Home / News
45. Of Building (continued)
Beyond this court, let there be an inward court, of the same square and height; which is to be environed with the garden on all sides; and in the inside, cloistered on all sides, upon decent and beautiful arches, as high as the first story. On the under story, towards the garden, let it be turned to a grotto, or a place of shade, or estivation. And only have opening and windows towards the garden; and be level upon the floor, no whit sunken under ground, to avoid all dampishness. And let there be a fountain, or some fair work of statuas, in the midst of this court; and to be paved as the other court was. These buildings to be for privy lodgings on both sides; and the end for privy galleries. Whereof you must foresee that one of them be for an infirmary, if the prince or any special person should be sick, with chambers, bed-chamber, antecamera, and recamera joining to it. This upon the second story. Upon the ground story, a fair gallery, open, upon pillars; and upon the third story likewise, an open gallery, upon pillars, to take the prospect and freshness of the garden. At both corners of the further side, by way of return, let there be two delicate or rich cabinets, daintily paved, richly hanged, glazed with crystalline glass, and a rich cupola in the midst; and all other elegancy that may be thought upon. In the upper gallery too, I wish that there may be, if the place will yield it, some fountains running in divers places from the wall, with some fine avoidances. And thus much for the model of the palace; save that you must have, before you come to the front, three courts. A green court plain, with a wall about it; a second court of the same, but more garnished, with little turrets, or rather embellishments, upon the wall; and a third court, to make a square with the front, but not to be built, nor yet enclosed with a naked wall, but enclosed with terraces, leaded aloft, and fairly garnished, on the three sides; and cloistered on the inside, with pillars, and not with arches below. As for offices, let them stand at distance, with some low galleries, to pass from them to the palace itself.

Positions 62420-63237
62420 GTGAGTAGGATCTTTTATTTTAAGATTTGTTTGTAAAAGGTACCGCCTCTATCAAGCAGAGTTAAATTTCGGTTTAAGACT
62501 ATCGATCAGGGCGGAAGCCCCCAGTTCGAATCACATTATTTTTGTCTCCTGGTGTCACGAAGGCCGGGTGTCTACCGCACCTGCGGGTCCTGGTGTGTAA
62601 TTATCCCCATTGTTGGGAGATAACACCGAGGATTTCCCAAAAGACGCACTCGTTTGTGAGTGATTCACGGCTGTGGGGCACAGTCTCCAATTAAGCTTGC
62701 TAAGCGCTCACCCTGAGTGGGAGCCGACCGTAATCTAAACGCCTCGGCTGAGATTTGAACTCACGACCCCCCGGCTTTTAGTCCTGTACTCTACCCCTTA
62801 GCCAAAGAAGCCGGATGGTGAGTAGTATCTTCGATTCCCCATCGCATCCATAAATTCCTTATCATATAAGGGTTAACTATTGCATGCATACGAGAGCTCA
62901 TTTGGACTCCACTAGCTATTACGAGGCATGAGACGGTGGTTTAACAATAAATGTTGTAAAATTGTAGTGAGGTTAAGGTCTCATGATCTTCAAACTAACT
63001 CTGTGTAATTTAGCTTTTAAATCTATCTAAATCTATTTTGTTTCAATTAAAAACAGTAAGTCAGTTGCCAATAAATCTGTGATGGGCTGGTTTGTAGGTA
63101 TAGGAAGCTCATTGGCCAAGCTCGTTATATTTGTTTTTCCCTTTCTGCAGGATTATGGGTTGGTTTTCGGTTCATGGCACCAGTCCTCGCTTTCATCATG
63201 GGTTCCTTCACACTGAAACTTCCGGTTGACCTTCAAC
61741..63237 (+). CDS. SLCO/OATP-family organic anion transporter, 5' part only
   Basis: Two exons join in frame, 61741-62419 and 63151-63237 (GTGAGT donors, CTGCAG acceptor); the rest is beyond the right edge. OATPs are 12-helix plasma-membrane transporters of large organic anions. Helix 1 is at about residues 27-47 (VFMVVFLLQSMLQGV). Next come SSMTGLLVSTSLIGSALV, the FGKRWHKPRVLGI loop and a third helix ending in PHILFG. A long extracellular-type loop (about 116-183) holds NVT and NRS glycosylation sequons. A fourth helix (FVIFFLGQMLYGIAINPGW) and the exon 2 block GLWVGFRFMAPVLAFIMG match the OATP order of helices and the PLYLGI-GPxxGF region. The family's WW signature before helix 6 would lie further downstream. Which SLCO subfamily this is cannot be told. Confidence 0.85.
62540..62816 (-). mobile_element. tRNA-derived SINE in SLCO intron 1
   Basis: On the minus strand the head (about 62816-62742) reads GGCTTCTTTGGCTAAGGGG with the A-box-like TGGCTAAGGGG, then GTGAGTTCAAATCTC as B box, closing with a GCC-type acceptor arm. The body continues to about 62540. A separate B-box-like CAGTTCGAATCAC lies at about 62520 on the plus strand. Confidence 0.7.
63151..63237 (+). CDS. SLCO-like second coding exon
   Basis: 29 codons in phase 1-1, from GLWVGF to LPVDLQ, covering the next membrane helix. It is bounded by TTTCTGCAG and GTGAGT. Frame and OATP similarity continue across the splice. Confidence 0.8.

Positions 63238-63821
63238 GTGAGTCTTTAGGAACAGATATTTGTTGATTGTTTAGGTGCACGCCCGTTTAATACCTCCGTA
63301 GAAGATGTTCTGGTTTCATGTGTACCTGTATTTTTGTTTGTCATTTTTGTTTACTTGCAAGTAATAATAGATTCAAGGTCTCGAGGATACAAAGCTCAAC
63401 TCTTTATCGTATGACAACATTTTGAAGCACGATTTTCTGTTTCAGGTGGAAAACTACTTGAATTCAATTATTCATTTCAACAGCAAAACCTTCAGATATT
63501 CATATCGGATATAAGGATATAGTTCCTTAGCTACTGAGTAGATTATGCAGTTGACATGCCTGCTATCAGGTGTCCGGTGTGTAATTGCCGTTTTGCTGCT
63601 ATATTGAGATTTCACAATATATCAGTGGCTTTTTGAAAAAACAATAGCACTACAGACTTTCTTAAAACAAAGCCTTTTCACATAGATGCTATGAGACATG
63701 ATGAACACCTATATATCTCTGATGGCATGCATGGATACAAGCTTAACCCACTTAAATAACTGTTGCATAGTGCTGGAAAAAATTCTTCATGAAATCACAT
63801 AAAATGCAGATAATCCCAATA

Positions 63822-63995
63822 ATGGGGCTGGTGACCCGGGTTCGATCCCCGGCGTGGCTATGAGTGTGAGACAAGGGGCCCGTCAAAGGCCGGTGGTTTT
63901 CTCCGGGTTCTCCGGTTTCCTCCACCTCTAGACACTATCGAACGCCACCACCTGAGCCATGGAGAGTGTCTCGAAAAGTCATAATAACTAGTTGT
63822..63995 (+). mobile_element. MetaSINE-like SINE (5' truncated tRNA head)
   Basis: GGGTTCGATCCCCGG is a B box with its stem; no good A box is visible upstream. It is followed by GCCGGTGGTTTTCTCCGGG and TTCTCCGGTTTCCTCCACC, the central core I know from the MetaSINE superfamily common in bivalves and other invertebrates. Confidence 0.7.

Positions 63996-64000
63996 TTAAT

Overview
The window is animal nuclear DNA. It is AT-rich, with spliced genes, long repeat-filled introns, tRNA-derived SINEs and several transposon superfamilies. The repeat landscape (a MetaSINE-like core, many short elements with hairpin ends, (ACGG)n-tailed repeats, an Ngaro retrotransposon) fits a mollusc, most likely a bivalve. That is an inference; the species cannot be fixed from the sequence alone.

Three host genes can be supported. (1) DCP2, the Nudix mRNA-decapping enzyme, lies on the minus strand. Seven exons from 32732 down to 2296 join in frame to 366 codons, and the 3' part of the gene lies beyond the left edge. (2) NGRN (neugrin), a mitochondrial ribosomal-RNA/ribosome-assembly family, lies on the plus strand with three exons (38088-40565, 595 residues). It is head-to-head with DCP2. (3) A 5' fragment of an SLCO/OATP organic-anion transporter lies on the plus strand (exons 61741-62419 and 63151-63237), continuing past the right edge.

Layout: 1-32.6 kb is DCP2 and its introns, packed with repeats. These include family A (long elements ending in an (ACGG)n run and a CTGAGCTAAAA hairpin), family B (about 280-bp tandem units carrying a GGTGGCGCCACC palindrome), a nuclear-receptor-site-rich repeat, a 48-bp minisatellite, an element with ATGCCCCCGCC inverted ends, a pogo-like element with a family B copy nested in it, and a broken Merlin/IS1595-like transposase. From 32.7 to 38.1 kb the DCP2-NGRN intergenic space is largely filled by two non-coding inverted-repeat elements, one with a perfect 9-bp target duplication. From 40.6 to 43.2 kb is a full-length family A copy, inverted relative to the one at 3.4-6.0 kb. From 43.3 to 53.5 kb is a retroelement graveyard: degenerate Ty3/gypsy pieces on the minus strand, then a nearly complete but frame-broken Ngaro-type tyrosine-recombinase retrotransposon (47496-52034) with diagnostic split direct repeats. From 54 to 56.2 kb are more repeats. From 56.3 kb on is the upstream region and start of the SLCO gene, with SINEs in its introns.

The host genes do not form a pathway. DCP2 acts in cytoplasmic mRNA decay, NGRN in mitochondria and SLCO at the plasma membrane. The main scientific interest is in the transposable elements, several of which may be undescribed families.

This is page 92 of 123. [Mark this Page]
Mark any page to add this title to Your Bookshelf. (0 / 10 books on shelf)
Buy a copy of Essays of Francis Bacon at Amazon.com
Customize text appearance:
(c) 2003-2012 LiteraturePage.com and Michael Moncur.
For information about public domain texts appearing here, read the copyright information and disclaimer.